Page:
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Shifting Sands

Shifting Sands

The palace of westminster from westminster bridge

While it’s taken as read that Sir Keir Starmer’s headed for Downing Street, the only question being whether he’ll have a majority or a super-majority, the focus is switching to what happens next. Will Labour keep its promises? Will what’s left of the Tory cause implode? As our Political Correspondent Peter Spencer reports, there’s a huge potential for seismic shifts in the landscape.

Neither main party pulled any rabbits out of the hat when they produced their goodies for government last week. Indeed their joint mission seemed more to avoid looking like rabbits caught in headlights.

And in the various TV debates, each one billed by the companies producing them as the election-defining blockbuster, all sides tended to come across as so many talking heads just rabbiting on.

But there are a couple of standout points worthy of note.

One, that after the on-the-box boxing match between the Tory and Labour leaders on Wednesday two-thirds of those questioned by the pollster YouGov reckoned Starmer came out on top.

That’s significant because, face it, not many voters will have actually pored over the detail of the Conservatives’ seventy-two page manifesto. Or Labour’s, which is almost twice as long.

Upshot being that where people put their crosses in the polling booths on July the fourth will be in large measure a leap of faith. A question, purely and simply, of who they trust to make the better fist of things. Or at least the less worse.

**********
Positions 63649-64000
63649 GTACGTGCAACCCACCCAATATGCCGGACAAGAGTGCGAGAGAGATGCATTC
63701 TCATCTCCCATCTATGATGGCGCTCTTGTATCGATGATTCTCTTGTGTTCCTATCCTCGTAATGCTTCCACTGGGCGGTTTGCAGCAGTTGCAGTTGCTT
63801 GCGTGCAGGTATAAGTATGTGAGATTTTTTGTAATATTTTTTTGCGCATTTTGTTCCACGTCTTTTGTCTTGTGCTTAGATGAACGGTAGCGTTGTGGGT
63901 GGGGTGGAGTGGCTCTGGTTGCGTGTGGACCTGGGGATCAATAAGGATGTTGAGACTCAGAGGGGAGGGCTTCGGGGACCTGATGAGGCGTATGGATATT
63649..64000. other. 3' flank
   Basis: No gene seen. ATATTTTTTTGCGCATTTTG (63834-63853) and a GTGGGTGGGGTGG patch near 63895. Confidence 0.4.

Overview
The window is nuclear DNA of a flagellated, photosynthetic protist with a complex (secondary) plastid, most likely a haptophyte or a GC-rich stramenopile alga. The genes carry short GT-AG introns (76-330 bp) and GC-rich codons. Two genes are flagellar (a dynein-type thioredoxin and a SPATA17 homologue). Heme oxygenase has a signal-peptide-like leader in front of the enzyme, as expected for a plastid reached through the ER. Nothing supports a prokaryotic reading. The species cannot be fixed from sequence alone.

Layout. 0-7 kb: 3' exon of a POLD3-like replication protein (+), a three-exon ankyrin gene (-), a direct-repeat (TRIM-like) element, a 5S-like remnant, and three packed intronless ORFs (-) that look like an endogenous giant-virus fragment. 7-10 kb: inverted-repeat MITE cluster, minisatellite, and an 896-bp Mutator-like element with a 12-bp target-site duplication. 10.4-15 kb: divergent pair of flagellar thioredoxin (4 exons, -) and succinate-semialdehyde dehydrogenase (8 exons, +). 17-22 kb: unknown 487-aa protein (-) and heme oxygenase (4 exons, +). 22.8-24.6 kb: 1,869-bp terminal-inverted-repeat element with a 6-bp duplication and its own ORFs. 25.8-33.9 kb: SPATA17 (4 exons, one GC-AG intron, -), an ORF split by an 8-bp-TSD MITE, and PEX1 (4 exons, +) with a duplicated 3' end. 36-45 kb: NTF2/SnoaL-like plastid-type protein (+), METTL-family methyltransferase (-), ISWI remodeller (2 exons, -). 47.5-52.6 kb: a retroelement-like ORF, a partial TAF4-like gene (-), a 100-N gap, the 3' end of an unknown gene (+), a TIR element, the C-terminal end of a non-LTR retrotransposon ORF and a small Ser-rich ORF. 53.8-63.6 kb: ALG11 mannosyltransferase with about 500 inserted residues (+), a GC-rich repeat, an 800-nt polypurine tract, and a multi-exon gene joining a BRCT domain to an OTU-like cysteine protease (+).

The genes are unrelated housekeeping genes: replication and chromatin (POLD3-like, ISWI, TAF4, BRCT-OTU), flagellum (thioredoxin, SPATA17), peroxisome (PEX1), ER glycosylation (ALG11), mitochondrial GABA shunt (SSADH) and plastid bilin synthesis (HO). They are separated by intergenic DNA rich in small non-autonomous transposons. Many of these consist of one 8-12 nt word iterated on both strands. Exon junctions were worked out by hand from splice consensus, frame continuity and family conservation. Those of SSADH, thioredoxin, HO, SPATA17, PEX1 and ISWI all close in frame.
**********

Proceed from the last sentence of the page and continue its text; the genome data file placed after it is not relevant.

The second factor that probably will matter was the look on Nigel Farage’s face when he had his say in Sky’s broader-based bullfight on Thursday.

Minutes earlier his Reform party had just overtaken the Tories in an authoritative opinion poll.

For him this wasn’t a range of delicacies, defined as a smorgasbord, more one gorger of a banquet. Inviting the invention of a new word to describe his smirk: smugasbord.

Of course all his talk of being the real opposition to Labour was, as he well knew even as he was mouthing the words, so much total twaddle.

Support across the country for his insurgent party is a bit like the Thames in the Middle Ages. Much wider than it is today, but also much shallower.

And our voting system is brutally exclusive. Whoever gets the most votes in each constituency gets to be the MP. No one else gets a look-in. You’re hero or zero, and there’s an end to it.

That said, there’s an odds-on chance that Farage will win the Clacton seat that he’s contesting, and, once in, he’ll be in a powerful position to mould the battered remains of the Tory party.

They’ll be engaged in the mother of all bunfights over how best to claw back the nation’s support in the election after this one, or maybe even the one after that.

There’s a school of thought that says most of those who do manage to hang on this time round will be folk who appealed to the centre ground, as the rest will have lost out to Reform, thus handing victory to Labour.

If so, the reasoning goes, the last thing they’ll want is to cosy up to a cove like Farage. They are, after all, the silent majority.

But the clue’s in the name here. Silent majorities have a tendency to keep schtum, even when their survival depends on screaming from the rooftops.

The other lot, that’s to say those more minded to side with Farage’s anti-immigrant, nationalist and populist agenda, were ever more shrill.

Witness that small minority of yesteryear written off as swivel-eyed loons finally getting their way – and getting Brexit done, for better or for worse.

These guys tend to share Suella Braverman’s bravado, and are latched on to the thinking of the former Home Secretary who was sacked for being too noisily strident on a range of sensitive topics.